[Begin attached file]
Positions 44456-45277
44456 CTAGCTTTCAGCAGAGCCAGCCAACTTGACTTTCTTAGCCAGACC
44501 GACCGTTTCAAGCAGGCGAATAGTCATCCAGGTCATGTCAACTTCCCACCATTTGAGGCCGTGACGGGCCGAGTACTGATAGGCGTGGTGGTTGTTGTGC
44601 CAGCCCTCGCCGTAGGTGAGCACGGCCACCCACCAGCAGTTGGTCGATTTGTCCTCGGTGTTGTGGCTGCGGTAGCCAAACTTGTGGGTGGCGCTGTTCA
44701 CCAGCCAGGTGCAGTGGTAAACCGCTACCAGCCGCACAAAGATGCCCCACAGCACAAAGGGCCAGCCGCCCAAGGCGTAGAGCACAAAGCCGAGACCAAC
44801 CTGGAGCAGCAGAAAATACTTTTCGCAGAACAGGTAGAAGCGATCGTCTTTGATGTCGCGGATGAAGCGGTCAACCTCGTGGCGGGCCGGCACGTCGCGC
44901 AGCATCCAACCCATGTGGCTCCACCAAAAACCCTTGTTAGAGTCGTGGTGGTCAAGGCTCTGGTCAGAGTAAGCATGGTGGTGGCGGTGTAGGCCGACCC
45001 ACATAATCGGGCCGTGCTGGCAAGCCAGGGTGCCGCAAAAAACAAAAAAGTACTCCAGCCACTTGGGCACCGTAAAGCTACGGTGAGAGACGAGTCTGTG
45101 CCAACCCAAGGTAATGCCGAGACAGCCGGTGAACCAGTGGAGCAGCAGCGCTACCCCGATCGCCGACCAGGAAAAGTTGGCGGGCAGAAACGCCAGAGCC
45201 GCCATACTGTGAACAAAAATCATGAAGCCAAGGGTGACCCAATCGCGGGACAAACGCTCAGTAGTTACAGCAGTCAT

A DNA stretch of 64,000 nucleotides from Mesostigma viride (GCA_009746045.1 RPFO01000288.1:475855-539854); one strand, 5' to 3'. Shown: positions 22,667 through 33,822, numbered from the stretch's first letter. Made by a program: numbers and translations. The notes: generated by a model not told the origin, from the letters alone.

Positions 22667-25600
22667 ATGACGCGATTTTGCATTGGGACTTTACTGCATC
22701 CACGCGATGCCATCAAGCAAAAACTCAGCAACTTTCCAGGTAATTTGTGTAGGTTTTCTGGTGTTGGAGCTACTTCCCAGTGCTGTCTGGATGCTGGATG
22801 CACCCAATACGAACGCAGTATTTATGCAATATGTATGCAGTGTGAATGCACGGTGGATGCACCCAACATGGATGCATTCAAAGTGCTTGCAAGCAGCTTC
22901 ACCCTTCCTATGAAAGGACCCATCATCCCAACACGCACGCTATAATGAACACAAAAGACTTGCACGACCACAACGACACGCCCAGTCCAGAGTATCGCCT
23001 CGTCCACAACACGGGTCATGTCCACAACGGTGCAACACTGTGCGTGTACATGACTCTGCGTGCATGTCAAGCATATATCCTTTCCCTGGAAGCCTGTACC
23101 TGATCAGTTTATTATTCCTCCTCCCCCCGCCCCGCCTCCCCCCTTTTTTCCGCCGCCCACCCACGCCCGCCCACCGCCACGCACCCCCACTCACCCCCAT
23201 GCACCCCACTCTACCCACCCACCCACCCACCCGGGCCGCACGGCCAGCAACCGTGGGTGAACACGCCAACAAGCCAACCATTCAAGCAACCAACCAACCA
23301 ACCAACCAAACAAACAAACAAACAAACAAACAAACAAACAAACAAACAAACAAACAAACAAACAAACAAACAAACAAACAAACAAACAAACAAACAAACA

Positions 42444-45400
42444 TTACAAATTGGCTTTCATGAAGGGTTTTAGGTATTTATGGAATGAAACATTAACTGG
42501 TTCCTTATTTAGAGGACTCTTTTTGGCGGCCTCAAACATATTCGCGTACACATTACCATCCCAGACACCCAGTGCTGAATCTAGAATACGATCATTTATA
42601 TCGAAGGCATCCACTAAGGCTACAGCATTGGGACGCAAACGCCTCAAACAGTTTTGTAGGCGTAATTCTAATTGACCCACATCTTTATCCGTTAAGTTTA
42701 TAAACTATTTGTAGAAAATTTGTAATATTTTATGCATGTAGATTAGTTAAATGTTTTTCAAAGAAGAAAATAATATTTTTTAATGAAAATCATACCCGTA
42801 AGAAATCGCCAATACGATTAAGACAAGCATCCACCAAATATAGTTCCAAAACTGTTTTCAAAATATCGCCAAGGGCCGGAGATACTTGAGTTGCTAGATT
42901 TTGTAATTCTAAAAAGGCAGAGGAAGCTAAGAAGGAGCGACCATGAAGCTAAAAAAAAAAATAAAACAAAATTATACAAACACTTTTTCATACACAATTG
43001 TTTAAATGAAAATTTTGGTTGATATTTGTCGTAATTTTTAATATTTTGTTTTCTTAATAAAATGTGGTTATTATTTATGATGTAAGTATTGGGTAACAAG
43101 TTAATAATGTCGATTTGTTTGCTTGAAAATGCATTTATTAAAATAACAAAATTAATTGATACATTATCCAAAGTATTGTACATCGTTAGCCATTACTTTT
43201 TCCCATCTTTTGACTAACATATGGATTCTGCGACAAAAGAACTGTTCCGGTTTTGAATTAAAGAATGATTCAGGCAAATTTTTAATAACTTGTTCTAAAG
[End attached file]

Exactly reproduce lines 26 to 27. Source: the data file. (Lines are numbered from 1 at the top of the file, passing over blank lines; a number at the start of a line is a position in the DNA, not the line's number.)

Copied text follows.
42801 AGAAATCGCCAATACGATTAAGACAAGCATCCACCAAATATAGTTCCAAAACTGTTTTCAAAATATCGCCAAGGGCCGGAGATACTTGAGTTGCTAGATT
42901 TTGTAATTCTAAAAAGGCAGAGGAAGCTAAGAAGGAGCGACCATGAAGCTAAAAAAAAAAATAAAACAAAATTATACAAACACTTTTTCATACACAATTG